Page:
State police investigating response time in UMES stabbing death

University of Maryland, Eastern Shore officials on Monday said state police are investigating assertions that campus officers took an extended period of time to respond to the fatal stabbing of a student during homecoming weekend.

Edmond A. St. Clair, 21, of Severn was stabbed on the Princess Anne campus Saturday night. St. Clair's family has said that it took too long for police to help him and that the assailants lingered at the scene after the stabbing. Campus spokesman Bill Robinson said state police are constructing a timeline.

Police have said St. Clair was riding with his brother and another man in a car through the campus about 9 p.m. when they encountered a group of people walking in the street and got into a fight.

St. Clair's brother, Isaiah St. Clair, told The Baltimore Sun he was riding with Edmond St. Clair and friend Tre Hardy when three men stood in the road and wouldn't move. Edmond St. Clair got out to talk to the men and was stabbed in the heart, Isaiah St. Clair said.

Robinson said the campus police department was "fully deployed" during homecoming weekend and had assistance from state police. Officers from Princess Anne and the Somerset County Sheriff's Office also were on call if the university needed additional help.

State police are offering a reward of up to $2,000 for information leading to an arrest. Police are searching for three suspects. Anyone with information is encouraged to call 410-548-1776.

Isaiah St. Clair said he and Hardy were taken to the police station for questioning, and he wasn't able to contact his mother to tell her about the stabbing until midnight or 1 a.m. Isaiah St. Clair said he didn't learn his brother had died until 8 a.m. Sunday.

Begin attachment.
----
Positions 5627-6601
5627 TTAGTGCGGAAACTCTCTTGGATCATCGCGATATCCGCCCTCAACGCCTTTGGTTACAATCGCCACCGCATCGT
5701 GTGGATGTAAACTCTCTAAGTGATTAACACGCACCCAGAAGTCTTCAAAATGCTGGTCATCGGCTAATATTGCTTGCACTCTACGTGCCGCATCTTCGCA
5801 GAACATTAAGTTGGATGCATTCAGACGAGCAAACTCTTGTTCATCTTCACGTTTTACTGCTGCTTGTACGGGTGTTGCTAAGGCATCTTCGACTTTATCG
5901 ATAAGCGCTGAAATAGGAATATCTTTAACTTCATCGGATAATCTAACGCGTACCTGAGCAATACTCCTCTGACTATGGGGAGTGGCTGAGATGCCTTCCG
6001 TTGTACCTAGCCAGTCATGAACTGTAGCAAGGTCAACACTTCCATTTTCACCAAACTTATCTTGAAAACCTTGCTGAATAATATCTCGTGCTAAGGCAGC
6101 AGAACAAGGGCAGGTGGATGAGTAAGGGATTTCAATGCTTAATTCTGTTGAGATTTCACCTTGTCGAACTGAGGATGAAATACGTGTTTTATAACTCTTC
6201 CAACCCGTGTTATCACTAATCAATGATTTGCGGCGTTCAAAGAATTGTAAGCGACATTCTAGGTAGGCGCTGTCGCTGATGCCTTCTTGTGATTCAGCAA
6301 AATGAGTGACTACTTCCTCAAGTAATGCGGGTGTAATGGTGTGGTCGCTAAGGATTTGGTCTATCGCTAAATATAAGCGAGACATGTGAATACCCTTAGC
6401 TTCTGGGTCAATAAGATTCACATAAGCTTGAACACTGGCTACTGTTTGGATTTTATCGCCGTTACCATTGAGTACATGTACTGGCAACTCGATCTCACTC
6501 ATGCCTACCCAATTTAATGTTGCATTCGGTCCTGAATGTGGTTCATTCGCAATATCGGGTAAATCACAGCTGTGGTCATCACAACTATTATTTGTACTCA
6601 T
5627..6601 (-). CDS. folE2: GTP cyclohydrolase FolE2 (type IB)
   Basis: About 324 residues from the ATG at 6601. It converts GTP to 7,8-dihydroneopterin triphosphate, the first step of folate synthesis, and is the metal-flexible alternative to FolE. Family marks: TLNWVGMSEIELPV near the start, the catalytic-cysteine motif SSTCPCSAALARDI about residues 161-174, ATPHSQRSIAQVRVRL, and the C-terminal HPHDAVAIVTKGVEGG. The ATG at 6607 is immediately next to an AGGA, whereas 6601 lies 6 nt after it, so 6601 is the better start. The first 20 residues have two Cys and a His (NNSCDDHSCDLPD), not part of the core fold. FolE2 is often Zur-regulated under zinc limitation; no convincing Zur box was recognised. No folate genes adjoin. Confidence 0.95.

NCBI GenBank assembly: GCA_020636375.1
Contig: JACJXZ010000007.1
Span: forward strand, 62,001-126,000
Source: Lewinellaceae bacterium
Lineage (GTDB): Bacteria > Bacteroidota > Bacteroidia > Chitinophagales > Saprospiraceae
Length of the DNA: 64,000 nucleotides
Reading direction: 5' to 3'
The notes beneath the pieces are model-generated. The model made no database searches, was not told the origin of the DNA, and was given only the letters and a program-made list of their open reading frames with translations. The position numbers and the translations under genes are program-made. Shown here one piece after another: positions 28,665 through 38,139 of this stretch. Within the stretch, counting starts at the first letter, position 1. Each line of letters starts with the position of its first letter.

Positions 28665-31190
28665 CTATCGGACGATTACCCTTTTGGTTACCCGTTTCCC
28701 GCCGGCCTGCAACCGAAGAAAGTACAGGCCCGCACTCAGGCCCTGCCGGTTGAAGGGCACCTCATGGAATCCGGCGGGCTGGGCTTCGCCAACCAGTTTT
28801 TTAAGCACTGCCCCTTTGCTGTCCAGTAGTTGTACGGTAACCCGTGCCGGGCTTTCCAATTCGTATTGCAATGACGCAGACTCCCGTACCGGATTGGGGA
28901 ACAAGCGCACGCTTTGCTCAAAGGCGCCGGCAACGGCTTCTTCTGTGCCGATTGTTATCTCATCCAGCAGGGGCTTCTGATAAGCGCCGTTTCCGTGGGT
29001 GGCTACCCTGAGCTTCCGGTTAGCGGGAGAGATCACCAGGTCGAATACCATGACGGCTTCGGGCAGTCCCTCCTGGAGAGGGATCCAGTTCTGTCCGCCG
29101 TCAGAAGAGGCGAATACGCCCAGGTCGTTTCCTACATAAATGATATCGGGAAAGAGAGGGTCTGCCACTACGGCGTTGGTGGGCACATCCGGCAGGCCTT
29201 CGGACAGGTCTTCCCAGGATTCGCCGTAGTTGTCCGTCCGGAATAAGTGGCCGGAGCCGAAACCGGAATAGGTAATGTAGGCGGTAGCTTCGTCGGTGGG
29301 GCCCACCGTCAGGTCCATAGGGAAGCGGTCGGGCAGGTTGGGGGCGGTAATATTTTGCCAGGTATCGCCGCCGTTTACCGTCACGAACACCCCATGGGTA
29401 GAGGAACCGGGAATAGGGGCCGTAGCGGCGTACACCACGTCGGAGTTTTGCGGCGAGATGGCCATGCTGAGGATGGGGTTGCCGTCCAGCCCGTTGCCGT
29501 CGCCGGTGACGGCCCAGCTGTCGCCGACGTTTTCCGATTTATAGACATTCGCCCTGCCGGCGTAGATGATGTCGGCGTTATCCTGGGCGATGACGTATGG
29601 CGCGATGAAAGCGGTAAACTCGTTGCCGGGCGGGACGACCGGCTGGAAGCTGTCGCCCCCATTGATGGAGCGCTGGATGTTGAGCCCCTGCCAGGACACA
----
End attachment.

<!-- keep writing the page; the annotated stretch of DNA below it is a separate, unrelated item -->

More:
State police said Isaiah St. Clair was held for hours without being able to contact his family because he was at the crime scene and was part of the investigation.

"They were trying to interview and identify all the people who were involved in the altercation," spokeswoman Elena Russo said.

Police said in a statement that they don't think the stabbing was random because it appeared to have been "the result of an argument or ongoing dispute." Because the investigation is active, Russo wouldn't elaborate further.

Friends and family described Edmond St. Clair, a junior biology major, as an aspiring doctor who enjoyed producing reggae-style music. St. Clair was born in Trinidad and moved to the United States about six years ago after his father's death. He was known in college by his DJ name, "Trini Wes," which honored his heritage and his late father. St. Clair liked music, movies and videos, and his loved ones remembered him as kind-hearted. He was awaiting the birth of his first child, a girl, in April.

School officials will hold a meeting for students at 11:15 a.m. Tuesday to provide more information about the incident and talk about how the university can move forward.

The stabbing was the second act of violence in a week involving the University System of Maryland. On Feb. 12, police say, 22-year-old Stephen Rane was shot and killed at his off-campus home in College Park. Police say Rane's housemate, graduate student Dayvon Green, killed Rane and wounded another roommate before killing himself.

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